Our cheese soup mess.

 

Don’t give up because your conditions aren’t favorable to preparing; it’s unfair to compare your situation to other hikers

Hiking is supposed to be about relief, so why are we stressing so much about ultralight pack weight and this year’s best-rated tent model?  In the grand scheme of things, it isn’t important. Remember that this is your journey and if you want to do for 12 months with 60 pounds, that’s completely fine. No one else is carrying your pack or experiencing this hike for you, so why be concerned with what they think? There is no right or wrong way to prepare for your hike. As long as you’re excited, you’re doing the right thing.  It’s called hike your own hike for a reason.

Affiliate Disclosure

This website contains affiliate links, which means The Trek may receive a percentage of any product or service you purchase using the links in the articles or advertisements. The buyer pays the same price as they would otherwise, and your purchase helps to support The Trek's ongoing goal to serve you quality backpacking advice and information. Thanks for your support!

To learn more, please visit the About This Site page.

Comments 7

  • Avatar
    Tim Andrew : Jan 26th

    Good luck, Jacob… did 1000 miles 2018, going back 2019 to finish… had bad bleeding blisters… did it for make a wish, raised 6400.00 so far….

    Reply
  • Avatar
    Steve Fopeano : Jan 26th

    Good thoughts well written.

    Reply
  • Avatar
    Scott A Brotherton : Jan 26th

    Well Said Jacob ! GL ! Lots of people often lose sight of many things you have mentioned…

    Reply
  • Avatar
    LeoYermo : Jan 27th

    Great article. Good thoughts. Actually learned a lot of great ways to prep for hikes.
    Yes, I am subscribing.
    Thank you

    Reply
  • Avatar
    LeoYermo : Jan 27th

    Enjoyed your post. Subscribed. You have another vicarious hiker follower.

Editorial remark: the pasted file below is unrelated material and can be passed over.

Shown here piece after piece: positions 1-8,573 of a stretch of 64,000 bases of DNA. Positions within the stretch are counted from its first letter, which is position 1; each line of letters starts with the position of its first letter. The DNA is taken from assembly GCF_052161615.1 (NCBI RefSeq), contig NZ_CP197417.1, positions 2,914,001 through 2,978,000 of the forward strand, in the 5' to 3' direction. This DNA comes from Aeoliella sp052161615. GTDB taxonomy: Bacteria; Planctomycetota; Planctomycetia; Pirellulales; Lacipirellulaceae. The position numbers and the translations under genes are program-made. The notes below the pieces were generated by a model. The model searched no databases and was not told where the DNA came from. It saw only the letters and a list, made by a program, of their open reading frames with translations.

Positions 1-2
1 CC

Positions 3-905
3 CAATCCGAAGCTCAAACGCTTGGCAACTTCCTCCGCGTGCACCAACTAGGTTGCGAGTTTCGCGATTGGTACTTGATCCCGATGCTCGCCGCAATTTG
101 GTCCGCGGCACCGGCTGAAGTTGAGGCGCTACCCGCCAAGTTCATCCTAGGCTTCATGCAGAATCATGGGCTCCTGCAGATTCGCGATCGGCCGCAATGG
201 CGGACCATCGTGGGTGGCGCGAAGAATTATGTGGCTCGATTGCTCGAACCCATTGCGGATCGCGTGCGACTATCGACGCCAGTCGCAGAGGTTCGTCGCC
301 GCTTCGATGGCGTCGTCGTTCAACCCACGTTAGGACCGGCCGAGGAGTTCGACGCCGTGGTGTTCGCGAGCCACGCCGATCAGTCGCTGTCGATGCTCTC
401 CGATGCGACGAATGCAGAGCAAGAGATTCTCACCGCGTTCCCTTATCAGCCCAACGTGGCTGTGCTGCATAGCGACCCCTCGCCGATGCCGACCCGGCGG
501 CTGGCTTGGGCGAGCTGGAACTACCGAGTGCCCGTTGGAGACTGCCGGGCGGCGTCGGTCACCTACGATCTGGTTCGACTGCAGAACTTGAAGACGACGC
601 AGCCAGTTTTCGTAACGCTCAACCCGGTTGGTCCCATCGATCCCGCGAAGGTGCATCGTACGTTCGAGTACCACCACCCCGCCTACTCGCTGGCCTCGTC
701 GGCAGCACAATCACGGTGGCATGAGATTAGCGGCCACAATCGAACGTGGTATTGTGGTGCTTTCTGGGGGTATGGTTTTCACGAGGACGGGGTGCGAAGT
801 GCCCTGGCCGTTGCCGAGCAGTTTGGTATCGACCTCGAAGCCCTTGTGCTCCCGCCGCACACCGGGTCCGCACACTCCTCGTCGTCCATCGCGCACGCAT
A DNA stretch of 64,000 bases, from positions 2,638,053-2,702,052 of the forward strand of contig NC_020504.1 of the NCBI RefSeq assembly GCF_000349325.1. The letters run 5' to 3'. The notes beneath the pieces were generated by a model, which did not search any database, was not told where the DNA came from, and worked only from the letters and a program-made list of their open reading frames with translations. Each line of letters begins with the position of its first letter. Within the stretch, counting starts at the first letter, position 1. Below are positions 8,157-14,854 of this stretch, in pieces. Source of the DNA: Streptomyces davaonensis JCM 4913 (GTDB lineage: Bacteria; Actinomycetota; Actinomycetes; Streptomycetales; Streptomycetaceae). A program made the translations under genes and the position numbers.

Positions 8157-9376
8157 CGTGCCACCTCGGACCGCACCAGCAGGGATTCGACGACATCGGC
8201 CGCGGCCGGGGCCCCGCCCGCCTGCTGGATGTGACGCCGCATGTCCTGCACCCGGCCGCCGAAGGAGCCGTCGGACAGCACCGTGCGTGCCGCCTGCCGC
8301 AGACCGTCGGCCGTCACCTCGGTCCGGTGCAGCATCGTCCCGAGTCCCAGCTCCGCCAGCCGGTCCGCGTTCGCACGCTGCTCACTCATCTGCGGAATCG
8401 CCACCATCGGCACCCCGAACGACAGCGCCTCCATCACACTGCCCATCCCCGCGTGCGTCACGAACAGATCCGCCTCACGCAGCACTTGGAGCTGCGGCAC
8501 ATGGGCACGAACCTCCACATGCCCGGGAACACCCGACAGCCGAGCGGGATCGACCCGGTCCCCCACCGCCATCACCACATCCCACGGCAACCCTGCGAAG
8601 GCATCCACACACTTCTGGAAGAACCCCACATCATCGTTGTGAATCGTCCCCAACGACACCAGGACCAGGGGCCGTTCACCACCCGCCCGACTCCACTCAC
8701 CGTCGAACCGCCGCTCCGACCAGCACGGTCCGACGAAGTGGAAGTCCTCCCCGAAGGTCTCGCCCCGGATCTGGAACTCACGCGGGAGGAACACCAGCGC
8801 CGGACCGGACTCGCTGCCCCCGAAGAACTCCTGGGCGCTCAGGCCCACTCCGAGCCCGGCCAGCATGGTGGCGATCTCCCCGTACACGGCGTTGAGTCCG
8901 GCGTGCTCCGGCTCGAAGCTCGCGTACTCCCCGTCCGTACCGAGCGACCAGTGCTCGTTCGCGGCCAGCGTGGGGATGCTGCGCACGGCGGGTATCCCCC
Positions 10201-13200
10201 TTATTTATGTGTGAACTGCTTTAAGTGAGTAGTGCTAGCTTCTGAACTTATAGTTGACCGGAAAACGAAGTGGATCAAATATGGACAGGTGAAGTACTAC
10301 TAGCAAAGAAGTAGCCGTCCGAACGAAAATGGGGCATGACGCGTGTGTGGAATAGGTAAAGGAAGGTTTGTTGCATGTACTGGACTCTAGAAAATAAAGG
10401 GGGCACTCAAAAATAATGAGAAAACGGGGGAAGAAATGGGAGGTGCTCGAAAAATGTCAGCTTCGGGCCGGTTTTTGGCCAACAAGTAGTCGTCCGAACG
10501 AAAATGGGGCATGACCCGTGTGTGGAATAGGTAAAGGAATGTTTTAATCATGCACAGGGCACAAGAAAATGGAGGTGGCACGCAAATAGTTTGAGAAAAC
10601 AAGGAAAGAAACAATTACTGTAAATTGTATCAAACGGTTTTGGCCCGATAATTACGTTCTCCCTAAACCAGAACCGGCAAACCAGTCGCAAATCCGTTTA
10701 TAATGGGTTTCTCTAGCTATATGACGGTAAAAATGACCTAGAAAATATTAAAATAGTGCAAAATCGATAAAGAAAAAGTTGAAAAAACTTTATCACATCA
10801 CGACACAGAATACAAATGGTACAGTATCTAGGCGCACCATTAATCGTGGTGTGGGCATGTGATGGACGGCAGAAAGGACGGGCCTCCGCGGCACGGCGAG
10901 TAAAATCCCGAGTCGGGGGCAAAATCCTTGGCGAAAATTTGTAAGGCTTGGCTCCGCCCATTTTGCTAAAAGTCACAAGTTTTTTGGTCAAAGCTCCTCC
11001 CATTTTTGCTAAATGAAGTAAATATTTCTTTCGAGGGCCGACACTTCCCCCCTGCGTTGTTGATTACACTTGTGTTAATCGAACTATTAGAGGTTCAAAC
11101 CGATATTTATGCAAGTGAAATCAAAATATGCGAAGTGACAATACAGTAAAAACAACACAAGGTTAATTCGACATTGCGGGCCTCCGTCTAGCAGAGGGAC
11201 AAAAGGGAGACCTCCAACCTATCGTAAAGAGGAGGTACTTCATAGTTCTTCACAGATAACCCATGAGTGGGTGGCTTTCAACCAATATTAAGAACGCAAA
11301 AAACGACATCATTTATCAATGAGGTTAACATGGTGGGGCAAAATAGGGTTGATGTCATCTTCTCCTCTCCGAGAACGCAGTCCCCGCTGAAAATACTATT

Reply
  • Avatar
    Mike S : Jan 28th

    You actually have an excellent idea. But, your not done. Remember in 7th grade English, you had to write a paper. There was the outline and all of the other stuff that went into it. For the hike, you break every event into it’s smallest components.

    Breakfast might go like this. (The event)
    Get water. Filter or treat water. Start the fire. Open food. Cook. Eat. Bus your cook ware. Review your plan for the day. Pack up. Move out. (The components)
    And each act will have several steps, but after a few tries, you’l have it.

    A long hike has several different “modes”. Walking. Using your equipment. Walking. Negotiating unexpected circumstances. Boring walking. Fine tuning your equipment list and it’s use. Dealing with how boring you are, when left to your own company. Walking. Arguing with yourself, if you are argumentative.

    If you have ever had to teach people something, you know you get better at it, after a while. Your style and delivery get smoother. Here, you’re teaching yourself.

    Reply
    • Avatar
      Jacob Woods : Jan 28th

      Practice truly makes perfect! Stripping yourself to just the bare necessities allows people to find out who they really are. Some things in life are impossible to prepare for, but that makes it all the more fun! Loved the input!

      Reply

What Do You Think?